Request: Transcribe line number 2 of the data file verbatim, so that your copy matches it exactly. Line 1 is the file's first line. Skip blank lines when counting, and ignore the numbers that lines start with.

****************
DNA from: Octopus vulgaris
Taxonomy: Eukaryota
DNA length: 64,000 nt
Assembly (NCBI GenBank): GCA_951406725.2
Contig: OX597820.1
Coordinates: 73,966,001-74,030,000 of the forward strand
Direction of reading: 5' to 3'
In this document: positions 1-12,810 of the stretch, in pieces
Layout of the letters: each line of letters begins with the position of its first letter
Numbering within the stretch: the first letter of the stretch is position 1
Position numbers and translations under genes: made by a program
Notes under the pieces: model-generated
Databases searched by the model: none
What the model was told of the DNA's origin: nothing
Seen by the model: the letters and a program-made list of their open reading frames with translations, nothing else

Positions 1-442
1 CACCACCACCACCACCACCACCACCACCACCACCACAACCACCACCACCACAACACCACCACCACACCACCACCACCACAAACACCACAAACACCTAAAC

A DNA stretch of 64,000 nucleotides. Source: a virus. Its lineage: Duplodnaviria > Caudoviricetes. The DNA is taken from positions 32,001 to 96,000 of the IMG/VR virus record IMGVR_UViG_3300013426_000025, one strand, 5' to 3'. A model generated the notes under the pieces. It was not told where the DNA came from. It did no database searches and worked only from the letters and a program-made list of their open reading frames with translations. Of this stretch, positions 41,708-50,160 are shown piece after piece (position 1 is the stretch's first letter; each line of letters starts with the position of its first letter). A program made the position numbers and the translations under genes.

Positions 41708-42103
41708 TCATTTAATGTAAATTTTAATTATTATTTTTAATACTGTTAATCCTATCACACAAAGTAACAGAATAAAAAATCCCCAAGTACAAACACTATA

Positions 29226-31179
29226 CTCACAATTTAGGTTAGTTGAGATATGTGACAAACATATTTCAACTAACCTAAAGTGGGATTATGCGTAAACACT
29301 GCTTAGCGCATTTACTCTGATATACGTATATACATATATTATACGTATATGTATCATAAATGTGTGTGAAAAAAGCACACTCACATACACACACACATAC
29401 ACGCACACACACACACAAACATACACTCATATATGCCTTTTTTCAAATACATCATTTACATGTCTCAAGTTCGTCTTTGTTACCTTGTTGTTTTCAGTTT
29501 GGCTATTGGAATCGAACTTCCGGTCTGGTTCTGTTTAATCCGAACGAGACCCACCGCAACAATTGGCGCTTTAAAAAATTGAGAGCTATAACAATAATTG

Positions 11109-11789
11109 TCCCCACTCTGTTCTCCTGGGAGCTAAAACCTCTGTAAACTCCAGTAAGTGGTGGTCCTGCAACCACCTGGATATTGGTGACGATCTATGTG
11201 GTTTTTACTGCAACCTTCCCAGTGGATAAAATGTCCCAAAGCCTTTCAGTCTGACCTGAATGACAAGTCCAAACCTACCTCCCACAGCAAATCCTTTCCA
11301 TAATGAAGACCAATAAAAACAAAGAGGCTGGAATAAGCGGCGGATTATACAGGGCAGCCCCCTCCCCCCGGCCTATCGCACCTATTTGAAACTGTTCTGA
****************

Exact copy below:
Taxonomy: Eukaryota